Cost-saving measure no longer permitted to pay off bonds doesn't impact pension obligation bonds
State and local governments are no longer allowed to use one bond to pay off another unpaid bond, a method state and local governments once used to reduce borrowing costs. Although the new law could have some far-reaching effects on how state and local governments raise money, it won't impact bonds issued by municipal governments for payment of obligations to their employee pension funds.
By Allen Jones, TEXPERS Communications Manager
Known as tax-exempt advanced refunding, the mechanism allowed the issuance of a new bond at a lower interest rate than the original outstanding bond, according to Investopedia, an online financial investment news and educational portal. The cost-reduction mechanism was nixed as part of last year's U.S. tax overhaul.
The law only prohibits the practice for tax-exempt bond issuances, Marc Chytil, an investment analyst with the Texas Pension Review Board, stated in an email to TEXPERS. The law became effective Jan. 1.
Bonds are fixed-income investments. Investors loan money to corporate or governmental entities that borrow the funds for a defined period of time at a variable or fixed interest rate, according to Investopedia. Bonds allow governments to raise money and finance a variety of projects. Government borrowing at the state and local levels pay for infrastructures like roads, municipal service buildings, and schools.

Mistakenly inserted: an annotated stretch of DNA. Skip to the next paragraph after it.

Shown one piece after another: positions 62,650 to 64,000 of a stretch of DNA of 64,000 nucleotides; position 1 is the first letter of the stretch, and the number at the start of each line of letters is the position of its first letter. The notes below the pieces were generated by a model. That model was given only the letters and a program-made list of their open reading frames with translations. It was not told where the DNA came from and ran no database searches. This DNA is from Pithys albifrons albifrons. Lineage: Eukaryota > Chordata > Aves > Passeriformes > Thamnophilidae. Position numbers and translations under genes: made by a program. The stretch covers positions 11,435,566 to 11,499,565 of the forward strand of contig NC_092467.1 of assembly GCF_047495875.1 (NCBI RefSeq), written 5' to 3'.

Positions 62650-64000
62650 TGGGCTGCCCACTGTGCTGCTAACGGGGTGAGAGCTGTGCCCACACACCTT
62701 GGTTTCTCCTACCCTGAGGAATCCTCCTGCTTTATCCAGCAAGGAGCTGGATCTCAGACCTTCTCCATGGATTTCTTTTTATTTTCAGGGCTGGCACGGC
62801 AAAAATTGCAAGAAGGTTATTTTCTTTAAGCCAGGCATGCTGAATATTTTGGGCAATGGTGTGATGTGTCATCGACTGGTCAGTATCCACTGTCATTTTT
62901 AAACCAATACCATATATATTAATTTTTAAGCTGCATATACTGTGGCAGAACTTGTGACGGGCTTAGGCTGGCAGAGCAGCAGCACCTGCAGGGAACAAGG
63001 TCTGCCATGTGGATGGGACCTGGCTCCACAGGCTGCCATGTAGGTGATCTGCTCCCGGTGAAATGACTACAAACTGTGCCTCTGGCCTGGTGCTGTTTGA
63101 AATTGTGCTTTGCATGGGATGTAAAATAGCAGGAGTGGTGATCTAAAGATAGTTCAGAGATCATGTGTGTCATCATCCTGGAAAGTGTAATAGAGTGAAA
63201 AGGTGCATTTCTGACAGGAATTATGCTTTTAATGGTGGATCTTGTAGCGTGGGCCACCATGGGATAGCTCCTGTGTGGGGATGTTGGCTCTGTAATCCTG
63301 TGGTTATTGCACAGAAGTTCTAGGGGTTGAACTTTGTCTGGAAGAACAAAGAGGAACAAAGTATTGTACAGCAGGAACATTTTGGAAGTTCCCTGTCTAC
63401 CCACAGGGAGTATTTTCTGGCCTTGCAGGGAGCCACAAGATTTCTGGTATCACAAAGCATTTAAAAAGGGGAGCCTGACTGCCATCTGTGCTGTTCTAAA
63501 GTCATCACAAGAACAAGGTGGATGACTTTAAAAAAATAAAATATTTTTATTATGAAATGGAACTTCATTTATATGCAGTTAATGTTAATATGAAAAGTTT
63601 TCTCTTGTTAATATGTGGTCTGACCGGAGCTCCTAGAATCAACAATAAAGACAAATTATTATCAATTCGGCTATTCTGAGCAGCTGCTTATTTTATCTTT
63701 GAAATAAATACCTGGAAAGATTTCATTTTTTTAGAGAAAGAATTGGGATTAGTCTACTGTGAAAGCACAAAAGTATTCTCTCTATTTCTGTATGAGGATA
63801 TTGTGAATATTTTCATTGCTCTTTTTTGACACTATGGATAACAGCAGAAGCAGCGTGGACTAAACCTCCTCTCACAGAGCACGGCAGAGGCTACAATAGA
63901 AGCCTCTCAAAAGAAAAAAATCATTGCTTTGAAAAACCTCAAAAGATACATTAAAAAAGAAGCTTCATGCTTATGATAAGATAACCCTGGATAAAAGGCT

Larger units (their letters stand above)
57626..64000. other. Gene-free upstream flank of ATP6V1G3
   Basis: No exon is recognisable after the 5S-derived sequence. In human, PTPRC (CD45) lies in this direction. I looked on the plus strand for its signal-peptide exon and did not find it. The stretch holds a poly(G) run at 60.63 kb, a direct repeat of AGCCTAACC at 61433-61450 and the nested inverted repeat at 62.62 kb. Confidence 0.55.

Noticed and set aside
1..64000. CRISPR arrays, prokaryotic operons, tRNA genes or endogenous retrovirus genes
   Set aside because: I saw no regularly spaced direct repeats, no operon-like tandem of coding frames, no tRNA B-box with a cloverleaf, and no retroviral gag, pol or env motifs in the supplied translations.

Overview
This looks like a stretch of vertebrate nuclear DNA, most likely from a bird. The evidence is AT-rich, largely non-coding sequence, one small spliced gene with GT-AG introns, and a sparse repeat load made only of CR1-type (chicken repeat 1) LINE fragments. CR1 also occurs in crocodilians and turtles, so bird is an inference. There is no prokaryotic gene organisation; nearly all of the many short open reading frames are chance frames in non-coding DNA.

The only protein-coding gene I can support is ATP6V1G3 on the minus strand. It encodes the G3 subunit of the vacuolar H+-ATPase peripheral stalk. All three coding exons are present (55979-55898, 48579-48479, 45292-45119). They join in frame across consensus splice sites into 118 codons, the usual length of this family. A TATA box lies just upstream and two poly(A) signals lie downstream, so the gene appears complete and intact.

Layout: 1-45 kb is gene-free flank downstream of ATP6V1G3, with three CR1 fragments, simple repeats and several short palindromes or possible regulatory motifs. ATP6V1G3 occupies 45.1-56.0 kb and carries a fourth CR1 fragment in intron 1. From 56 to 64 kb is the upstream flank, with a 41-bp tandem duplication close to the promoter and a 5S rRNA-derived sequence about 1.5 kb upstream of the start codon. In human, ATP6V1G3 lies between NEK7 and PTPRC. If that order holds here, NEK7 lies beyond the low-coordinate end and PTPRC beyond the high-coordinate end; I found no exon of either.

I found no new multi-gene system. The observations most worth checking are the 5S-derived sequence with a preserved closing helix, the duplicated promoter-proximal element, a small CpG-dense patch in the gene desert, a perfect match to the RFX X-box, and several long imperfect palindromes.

Bonds are sometimes sought to pay public pension obligations, such as what the city of Houston recently did through its pension reform bill passed last year by the state legislature. As part of the reform, the city of Houston sold $1 billion in bonds, a measure approved by Houston voters in November. Houston police and municipal employee pension funds are to receive the bond's proceeds in acceptance of benefit cuts.
Here's how pension obligation bonds work: bond proceeds, when invested with pension assets in higher-yielding asset classes, achieve a rate of return that is greater than the interest rate owed over the term of the bonds. The bonds do involve investment risk, however, according to the Government Finance Officers Association, a membership organization that represents public finance officials through the U.S. and Canada.
In Houston's case, the pension obligation bonds were a taxable issuance and federal tax reforms have no impact on that series of bonds, says Tantri Emo, the city's director of finance, in an email to TEXPERS.
“Prior to reform, as well as post-reform, the city will be able to refund certain maturities of the bonds that have a call feature as a taxable issuance on an advanced basis,” she says.